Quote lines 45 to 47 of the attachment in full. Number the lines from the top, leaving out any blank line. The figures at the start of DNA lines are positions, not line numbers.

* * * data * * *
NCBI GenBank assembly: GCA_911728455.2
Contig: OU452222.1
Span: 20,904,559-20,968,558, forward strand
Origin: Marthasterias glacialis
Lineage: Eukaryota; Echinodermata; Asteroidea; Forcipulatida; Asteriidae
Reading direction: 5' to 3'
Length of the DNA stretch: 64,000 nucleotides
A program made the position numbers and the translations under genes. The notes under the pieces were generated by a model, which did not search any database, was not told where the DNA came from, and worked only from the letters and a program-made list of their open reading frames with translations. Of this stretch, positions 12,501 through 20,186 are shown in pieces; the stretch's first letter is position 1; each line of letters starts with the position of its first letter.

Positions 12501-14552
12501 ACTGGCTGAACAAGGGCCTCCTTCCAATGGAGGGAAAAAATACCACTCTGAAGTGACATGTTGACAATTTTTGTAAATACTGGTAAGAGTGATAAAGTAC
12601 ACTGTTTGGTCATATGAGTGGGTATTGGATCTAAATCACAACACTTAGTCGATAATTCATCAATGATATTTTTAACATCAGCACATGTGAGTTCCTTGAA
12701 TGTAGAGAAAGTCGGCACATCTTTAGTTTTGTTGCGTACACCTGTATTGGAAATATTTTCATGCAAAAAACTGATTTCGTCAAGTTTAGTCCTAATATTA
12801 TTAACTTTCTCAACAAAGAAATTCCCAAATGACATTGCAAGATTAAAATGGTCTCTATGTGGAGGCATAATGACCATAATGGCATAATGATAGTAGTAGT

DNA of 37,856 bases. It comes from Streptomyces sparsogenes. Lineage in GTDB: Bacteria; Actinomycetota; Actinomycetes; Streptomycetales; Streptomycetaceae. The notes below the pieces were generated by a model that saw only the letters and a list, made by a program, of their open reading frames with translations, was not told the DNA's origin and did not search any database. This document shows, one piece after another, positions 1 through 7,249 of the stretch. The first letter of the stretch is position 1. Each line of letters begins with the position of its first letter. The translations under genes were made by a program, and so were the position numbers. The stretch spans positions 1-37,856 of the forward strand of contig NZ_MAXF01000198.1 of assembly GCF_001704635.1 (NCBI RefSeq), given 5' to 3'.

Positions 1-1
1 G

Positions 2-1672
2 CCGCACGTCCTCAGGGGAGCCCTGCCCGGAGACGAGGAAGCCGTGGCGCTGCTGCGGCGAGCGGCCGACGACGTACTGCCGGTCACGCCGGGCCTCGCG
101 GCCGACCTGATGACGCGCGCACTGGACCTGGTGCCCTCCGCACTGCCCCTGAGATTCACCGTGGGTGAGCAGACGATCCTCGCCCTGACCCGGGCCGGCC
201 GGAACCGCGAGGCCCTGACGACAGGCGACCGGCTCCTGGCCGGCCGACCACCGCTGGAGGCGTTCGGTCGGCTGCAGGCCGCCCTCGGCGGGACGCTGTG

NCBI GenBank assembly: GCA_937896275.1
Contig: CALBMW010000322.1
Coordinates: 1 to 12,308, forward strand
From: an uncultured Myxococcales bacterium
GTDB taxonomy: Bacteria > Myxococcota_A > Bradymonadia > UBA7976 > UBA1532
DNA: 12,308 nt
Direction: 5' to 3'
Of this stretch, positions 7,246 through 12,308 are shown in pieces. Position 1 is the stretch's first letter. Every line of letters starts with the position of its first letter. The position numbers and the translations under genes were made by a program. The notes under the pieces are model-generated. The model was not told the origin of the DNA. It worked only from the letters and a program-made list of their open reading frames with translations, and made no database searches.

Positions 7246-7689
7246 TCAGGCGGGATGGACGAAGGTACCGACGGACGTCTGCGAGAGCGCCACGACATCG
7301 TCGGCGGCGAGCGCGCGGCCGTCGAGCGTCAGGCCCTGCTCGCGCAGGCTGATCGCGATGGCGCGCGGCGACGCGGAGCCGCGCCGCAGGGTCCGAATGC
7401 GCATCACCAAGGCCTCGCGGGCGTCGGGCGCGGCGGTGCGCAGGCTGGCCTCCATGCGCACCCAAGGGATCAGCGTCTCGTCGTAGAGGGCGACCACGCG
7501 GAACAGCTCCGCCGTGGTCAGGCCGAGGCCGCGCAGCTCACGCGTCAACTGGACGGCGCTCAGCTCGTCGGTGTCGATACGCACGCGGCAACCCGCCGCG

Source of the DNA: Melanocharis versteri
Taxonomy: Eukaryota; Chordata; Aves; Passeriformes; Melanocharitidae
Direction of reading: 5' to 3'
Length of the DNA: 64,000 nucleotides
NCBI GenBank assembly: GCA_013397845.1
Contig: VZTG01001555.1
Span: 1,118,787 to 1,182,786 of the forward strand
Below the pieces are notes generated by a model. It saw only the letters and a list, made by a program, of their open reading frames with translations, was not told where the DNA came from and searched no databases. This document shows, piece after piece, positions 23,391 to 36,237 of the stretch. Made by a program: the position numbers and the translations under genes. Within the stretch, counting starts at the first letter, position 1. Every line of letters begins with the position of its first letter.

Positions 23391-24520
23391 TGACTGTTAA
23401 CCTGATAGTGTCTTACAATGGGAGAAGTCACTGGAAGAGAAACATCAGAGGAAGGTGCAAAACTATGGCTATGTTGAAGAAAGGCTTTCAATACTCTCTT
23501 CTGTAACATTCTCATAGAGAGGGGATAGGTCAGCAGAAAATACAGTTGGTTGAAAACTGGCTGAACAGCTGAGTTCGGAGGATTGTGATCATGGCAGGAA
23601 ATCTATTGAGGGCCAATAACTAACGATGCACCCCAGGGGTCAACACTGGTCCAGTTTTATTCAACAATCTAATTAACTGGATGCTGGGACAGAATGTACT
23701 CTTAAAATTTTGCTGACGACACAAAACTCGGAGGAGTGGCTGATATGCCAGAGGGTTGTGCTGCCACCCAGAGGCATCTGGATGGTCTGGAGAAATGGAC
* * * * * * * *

23501 CTGTAACATTCTCATAGAGAGGGGATAGGTCAGCAGAAAATACAGTTGGTTGAAAACTGGCTGAACAGCTGAGTTCGGAGGATTGTGATCATGGCAGGAA
23601 ATCTATTGAGGGCCAATAACTAACGATGCACCCCAGGGGTCAACACTGGTCCAGTTTTATTCAACAATCTAATTAACTGGATGCTGGGACAGAATGTACT
23701 CTTAAAATTTTGCTGACGACACAAAACTCGGAGGAGTGGCTGATATGCCAGAGGGTTGTGCTGCCACCCAGAGGCATCTGGATGGTCTGGAGAAATGGAC